About saving the Coconut Grove trees
On July 20 at 12:30 pm Treewatch will, once again, go before the Historic Preservation Board in an effort to save as many trees as possible from the 11 they want to cut down on Commodore Plaza. It will not be easy. We are going against the Coconut Grove BID, which will bring their paid consultants, their entire board, and an entourage populated by their friends-and-family plan, to argue that the sidewalks are "dangerous" that the trees are hazardous and that business in the Grove will improve as a result of this plan, which involves not just cutting down trees on Commodore, but the entire BID footprint that encompasses downtown Coconut Grove.
So far, this project is removing 9 trees on Florida, 3 on Mary 2 on Virginia and the 11 marked for cutting on Commodore. It will not stop with these 25 trees. This is only Phase One. Looming in the near future is the fate of another 20 trees on Fuller that are also part of this design plan. And they are not unhealthy.
Phase 2 of the project targets the trees on Grand and Main, and you can bet that will be a lot more trees getting the ax, considering their rule of thumb that any tree that has some sort of defect is hazardous.
The fear factor has always been a persuasive strategy to get the masses to conform. The working strategy for tree removal by the BID is that the trees are compromised in some sort of way that makes them a possible hazard. This plan is supported by Commissioner Sarnoff, who recently dedicated an entire eblast "Newsletter" and a Miami Herald Op-Ed piece to the need to cut down these trees in order to make way for new trees to be planted along Commodore. In his recent eblast, Commissioner Sarnoff cited as examples, trees that recently were damaged by a windstorm last month. He pointed out that horticulturist Lisa Hammer predicted this would happen. So now we are all supposed to be afraid that all the trees Ms Hammer suggested for removal could come down at any time. But the truth is, any tree could come down at any given time. Even healthy trees. All it takes is a hit by lightning. Or by a car. or by a Chainsaw.
Steps can be taken to maintain our trees in better health and in safer conditions, but nothing seems to be in place other than marking them for removal. It took repeated pushing on our part to get a tree on Commodore in the public right of way to have a dangerous branch removed (apparently, it was easier to just designate the entire tree as "unsafe" in Ms Hammer's 2010 report, and pile it on to the group of trees designated for removal, regardless of whether the branch was an imminent danger). Similarly, the branch on the tree in Virginia could have been pruned thus avoiding its subsequent falling as a result of the windstorm.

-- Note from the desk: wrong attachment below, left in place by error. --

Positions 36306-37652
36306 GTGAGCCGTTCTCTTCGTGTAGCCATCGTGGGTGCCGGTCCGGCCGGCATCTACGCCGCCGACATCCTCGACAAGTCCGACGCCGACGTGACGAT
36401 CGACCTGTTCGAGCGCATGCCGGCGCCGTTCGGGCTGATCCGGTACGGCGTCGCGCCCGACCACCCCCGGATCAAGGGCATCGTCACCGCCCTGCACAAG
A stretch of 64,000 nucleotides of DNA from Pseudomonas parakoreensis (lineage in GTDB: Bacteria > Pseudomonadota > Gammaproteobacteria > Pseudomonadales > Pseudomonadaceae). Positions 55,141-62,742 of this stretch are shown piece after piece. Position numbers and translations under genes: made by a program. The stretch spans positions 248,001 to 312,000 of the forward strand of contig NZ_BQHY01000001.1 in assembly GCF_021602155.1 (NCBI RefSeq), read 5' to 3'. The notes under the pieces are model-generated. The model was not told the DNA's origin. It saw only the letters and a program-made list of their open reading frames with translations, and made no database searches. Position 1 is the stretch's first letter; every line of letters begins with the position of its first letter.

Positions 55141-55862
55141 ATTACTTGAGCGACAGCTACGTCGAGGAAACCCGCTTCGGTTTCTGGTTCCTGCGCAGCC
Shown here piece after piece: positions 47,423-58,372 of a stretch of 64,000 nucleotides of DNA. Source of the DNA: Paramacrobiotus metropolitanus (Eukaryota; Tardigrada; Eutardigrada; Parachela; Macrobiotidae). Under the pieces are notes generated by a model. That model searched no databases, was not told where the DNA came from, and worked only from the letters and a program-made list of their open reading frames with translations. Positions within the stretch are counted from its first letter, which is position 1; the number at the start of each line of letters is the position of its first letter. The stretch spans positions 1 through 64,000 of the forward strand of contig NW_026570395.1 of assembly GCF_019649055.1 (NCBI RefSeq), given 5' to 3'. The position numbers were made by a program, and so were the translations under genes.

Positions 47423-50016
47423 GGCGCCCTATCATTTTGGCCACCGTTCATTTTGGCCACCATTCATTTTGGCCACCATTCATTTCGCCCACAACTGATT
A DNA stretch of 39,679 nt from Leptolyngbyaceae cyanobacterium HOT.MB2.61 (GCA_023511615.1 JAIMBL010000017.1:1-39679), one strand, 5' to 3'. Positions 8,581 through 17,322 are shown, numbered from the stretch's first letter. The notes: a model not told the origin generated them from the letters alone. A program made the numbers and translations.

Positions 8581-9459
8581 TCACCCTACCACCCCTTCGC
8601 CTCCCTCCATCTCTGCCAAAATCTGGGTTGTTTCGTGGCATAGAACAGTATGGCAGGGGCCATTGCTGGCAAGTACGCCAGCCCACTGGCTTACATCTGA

There are trees on the Hammer report that are being marked for removal simply for being an "outdated species." As for the dangerous sidewalks, again, no upkeep. There are places were bricks have been loose or missing for months, even years. Yet, where is the concern for safety? Why aren't the bricks replaced at once? Is it simply easier to just let things deteriorate, declare it all a hazard, and redecorate? The Silva-cell project is only being used here in Coconut Grove, specifically by the Coconut Grove Business Improvement District for this particular project because they have the money in place for this expenditure, and they seem to want to use this Silva Cell system very, very much.
There is only one firm in the entire world that makes the Silva Cell system. And they therefore can dictate the price. Commissioner Sarnoff recently said in his interview with Channel 10 that the cost per tree for Silva Cell is about $3,000. Yet Aida Curtis, of the landscape firm they hired for this project, Curtis and Rogers, when asked at a hearing last fall (Sep 12) specifically how much it would cost, said $7,500 per tree location (the tree would be an additional $1,500). Regardless of the price, the Silva Cell can only be installed with new trees. To plant new trees in the Grove, they seem to need to cut down the "old trees."
On July 20 at 12:30 pm in City Hall, TreeWatch will go and fight to save these trees. We need you support and attendance. (it is the last item on the agenda, so you can get there later perhaps around one if your time is limited).
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